In a just world, archaeology would be a boring profession, but sadly Eleanor did not live in a just world. She came to this conclusion while she was on expedition several miles below the surface of the earth carving a path through cobwebs by torchlight.
She fought the urge to sneeze as she cut through another clump and thought she could feel it settling on her skin. It was musty down here but, on balance, far from the worst place she’d been in her career. Once, she’d found herself waist deep in bog water after digging into the wrong bit of a bronze age burial mound.
The torch flickered as she cut through the last of the webbing that blocked the path ahead of her. A bad omen. Torches, in her experience, were faultlessly reliable right up until the moment you were about to be attacked by something. The heavily armed spirit guardians of an abandoned temple taught her that particular lesson. It was one of the chief virtues of torches in her experience, and why she never went out on expedition without one. Or a pair of good running shoes for that matter. Running from giant rolling boulders or leaping over pits full of snakes had become almost as routine to her as meetings with the faculty. And she liked to have the extra cushioning for the flagstone floors, it softened the impact on the knees.
None of this was what she expected she’d be doing when she applied for a position in the department of archaeology, but then again neither was trawling through cobwebs deep underground, but here she was nevertheless.
Something rustled in the darkness. She tightened her grip on the knife and, as slowly as possible, rolled the torch beam along the ground to where she thought the noise had come from. Nothing. She felt the tension leave her chest.
After waiting for a few moments (just in case) she decided it was probably best to press forward. Department heads preferred it when you returned with something for the collections and weren’t particularly interested in stories about encounters with aggressive wildlife or your contact selling you out to the other guys.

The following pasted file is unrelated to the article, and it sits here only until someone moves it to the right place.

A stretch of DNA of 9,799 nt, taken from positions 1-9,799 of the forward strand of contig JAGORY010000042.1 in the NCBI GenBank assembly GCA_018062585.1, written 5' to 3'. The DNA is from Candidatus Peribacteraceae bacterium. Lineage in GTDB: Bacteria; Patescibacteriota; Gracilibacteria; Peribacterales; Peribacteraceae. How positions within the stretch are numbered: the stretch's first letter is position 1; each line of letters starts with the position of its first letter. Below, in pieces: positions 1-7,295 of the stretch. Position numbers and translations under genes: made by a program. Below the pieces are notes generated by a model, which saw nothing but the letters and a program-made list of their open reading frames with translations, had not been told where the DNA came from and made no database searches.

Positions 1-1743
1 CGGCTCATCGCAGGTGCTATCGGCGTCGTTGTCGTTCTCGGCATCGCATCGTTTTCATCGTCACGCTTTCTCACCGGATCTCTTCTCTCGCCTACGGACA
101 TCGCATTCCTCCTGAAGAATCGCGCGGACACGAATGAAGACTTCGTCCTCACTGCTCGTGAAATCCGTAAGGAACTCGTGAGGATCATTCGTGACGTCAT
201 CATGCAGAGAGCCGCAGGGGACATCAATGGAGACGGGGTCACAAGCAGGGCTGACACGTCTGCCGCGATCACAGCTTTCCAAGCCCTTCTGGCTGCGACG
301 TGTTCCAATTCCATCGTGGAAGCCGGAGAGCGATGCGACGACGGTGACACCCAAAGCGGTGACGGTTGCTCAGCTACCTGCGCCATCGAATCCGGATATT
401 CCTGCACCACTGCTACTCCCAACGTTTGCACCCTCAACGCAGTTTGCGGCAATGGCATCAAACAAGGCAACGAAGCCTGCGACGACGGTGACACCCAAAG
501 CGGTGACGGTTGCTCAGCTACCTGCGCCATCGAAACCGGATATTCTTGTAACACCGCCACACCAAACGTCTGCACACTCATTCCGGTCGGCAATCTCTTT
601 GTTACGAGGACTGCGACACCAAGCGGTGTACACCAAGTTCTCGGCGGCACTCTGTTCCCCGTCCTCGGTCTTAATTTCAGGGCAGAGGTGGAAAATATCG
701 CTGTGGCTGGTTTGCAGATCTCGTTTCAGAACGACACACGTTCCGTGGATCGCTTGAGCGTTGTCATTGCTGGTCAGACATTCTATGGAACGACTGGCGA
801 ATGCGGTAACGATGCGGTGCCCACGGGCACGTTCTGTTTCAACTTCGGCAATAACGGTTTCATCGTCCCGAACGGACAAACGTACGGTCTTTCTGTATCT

That was the strangest thing about this trip so far, there was always someone on her tail. She should have met a rival archaeologist by now, or at least a private military contractor hired by a foreign government. It worried her at first, but followed a pretty predictable pattern after a while. She’d thwart their efforts along the way in car chases and shoot-outs, yet somehow they’d always get the drop on her at the last moment. Then, they’d prematurely declare victory, raise the artefact above their head in triumph, only to get eaten by a dragon or strangled by a mummy. It was for this reason she’d refused to work with a partner this trip. They all ended up betraying her for some reason or other. Sudden yet inevitable betrayals were very profitable until your new employer’s face started to melt. None of it ever stopped her getting what she wanted eventually, but it made the journey more stressful than it needed to be.
Maybe this time what she was looking for really was just an artefact of historical interest and not some supernatural weapon or phylactery for an undead monarch. Maybe she’d even get away without a blood curse. She’d just take the thing home and publish a paper.
It was just as her mood brightened at the thought when she looked up to see a large shape looming out of the darkness.